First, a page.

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Sports >  Seattle Mariners

What makes Mariners pitcher Luis Castillo so rock solid on the mound

Oct. 6, 2022 Updated Thu., Oct. 6, 2022 at 7:50 p.m.

Luis Castillo of the Seattle Mariners pitches against the San Diego Padres at T-Mobile Park on Sept. 14 in Seattle.  (Getty Images)
Luis Castillo of the Seattle Mariners pitches against the San Diego Padres at T-Mobile Park on Sept. 14 in Seattle. (Getty Images)
By Adam Jude Seattle Times

SEATTLE – During one offseason early in his minor league career, Luis Castillo was back home in Bani, Dominican Republic, when he happened to see his idol, Pedro Martinez, sitting not far from him in the same restaurant.

Castillo acted fast.

“I ran to my car and grabbed a ball,” Castillo remembered this week.

Baseball in hand, Castillo approached Martinez and asked if the Hall of Fame pitcher could please teach him how he throws his change-up.

“What I remember most about that encounter is how quickly he ran out to his car and grabbed the ball,” Martinez recalled this week with a laugh. “I was like, ‘OK, yeah, I’ll be more than happy to do that.’

“I fell in love with Castillo right away, because this is a humble kid that seemed really curious to learn everything about – not only the change-up – but about everything that I did to be successful.”

The change-up had always been a difficult pitch for Castillo to learn as a young pitcher, and the chance meeting helped him master the pitch that would soon land him in the major leagues.

Castillo and Martinez have remained close since then.

“I’ve definitely had a great relationship with him. He’s helped me not physically but also mentally,” Castillo said through interpreter Freddy Llanos. “He’s a good guy. When I talk to him, I actually call him my dad because he’s such a great guy.”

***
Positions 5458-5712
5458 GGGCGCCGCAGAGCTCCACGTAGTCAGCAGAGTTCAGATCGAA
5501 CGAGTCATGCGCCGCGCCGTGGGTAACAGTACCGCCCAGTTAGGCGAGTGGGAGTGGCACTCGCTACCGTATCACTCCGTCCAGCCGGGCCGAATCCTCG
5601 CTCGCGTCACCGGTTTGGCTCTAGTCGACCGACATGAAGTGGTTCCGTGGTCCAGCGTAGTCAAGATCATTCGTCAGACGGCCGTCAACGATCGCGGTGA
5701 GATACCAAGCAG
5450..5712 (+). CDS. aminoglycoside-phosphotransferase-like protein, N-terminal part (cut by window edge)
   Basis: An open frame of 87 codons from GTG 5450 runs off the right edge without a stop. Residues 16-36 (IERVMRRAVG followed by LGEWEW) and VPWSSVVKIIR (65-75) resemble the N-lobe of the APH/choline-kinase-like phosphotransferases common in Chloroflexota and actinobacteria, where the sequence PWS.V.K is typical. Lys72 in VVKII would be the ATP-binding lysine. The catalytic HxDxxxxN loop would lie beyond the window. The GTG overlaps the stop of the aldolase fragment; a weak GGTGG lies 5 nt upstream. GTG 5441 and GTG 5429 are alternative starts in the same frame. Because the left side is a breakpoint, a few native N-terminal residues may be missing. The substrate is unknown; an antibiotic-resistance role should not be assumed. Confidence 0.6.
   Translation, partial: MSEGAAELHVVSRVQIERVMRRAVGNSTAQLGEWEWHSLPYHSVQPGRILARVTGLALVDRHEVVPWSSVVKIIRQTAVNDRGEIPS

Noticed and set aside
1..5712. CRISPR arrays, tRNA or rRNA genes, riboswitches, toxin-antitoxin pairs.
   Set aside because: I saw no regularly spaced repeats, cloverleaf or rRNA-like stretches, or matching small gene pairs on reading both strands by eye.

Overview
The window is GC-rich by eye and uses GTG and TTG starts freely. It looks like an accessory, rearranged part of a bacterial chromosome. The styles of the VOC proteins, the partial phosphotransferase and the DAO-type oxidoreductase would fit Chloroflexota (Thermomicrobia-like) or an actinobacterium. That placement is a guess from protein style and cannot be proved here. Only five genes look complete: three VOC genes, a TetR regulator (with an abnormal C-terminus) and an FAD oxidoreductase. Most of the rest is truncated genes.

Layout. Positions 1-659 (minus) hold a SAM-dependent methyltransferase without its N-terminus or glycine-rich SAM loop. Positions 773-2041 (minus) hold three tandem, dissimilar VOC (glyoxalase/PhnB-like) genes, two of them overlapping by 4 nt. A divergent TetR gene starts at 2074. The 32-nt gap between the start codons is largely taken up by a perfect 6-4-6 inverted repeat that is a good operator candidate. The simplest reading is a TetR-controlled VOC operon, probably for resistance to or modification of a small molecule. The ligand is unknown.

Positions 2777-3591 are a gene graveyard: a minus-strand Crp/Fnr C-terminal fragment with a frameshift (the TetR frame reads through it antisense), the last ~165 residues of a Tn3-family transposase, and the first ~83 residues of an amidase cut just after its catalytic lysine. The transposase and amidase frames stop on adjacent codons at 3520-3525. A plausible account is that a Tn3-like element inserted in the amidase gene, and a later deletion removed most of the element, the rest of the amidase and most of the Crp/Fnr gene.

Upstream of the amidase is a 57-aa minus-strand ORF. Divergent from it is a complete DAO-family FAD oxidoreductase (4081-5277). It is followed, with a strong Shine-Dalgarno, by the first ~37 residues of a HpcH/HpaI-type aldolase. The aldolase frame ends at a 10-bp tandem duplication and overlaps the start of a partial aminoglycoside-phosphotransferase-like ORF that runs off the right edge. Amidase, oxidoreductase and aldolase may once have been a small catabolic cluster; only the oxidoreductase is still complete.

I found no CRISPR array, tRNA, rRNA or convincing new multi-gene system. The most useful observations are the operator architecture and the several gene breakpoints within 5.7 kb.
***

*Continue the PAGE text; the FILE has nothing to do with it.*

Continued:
Martinez, now an analyst on the “The Postseason Show” on TBS, will be watching when Castillo gets the start for the Mariners in Game 1 of their wild-card series Friday, the franchise’s first playoff game since 2001.

“He’s got the talent. He’s got the stuff. He’s got the poise,” Martinez said. “I’m really glad he finally was rewarded (with a new contract) for the kind of talent he is. And to see him in Seattle on a team that I think is going to be a contending team – not this year, but next year and the next probably 10 years.

“So I’m glad he’s in position to succeed, and I’m very happy to see Seattle finally make it back to the postseason, with all the talent they have. Seattle was one of those teams that, with Castillo healthy and the rest of the guys that they have in the rotation, and the bullpen, could surprise a lot of people.”

Castillo started one postseason game for the Reds during the pandemic-altered playoffs in 2020. He allowed one run with one walk and seven strikeouts in 51/3 innings in a loss to Atlanta.

“It’s something wonderful for me,” Castillo, 29, said of getting the Game 1 start Friday. “I’ve only been here for a couple months, but to be at that level, at those standards, by this team is something good for me. It’s the same as always: I’m going to go out there Friday and give it everything I’ve got.”

Castillo, a 6-foot-2 right-hander, has been just about everything the Mariners hoped since they acquired him in a blockbuster midseason trade, so much so that they signed him to a hefty contract extension worth up to $133 million.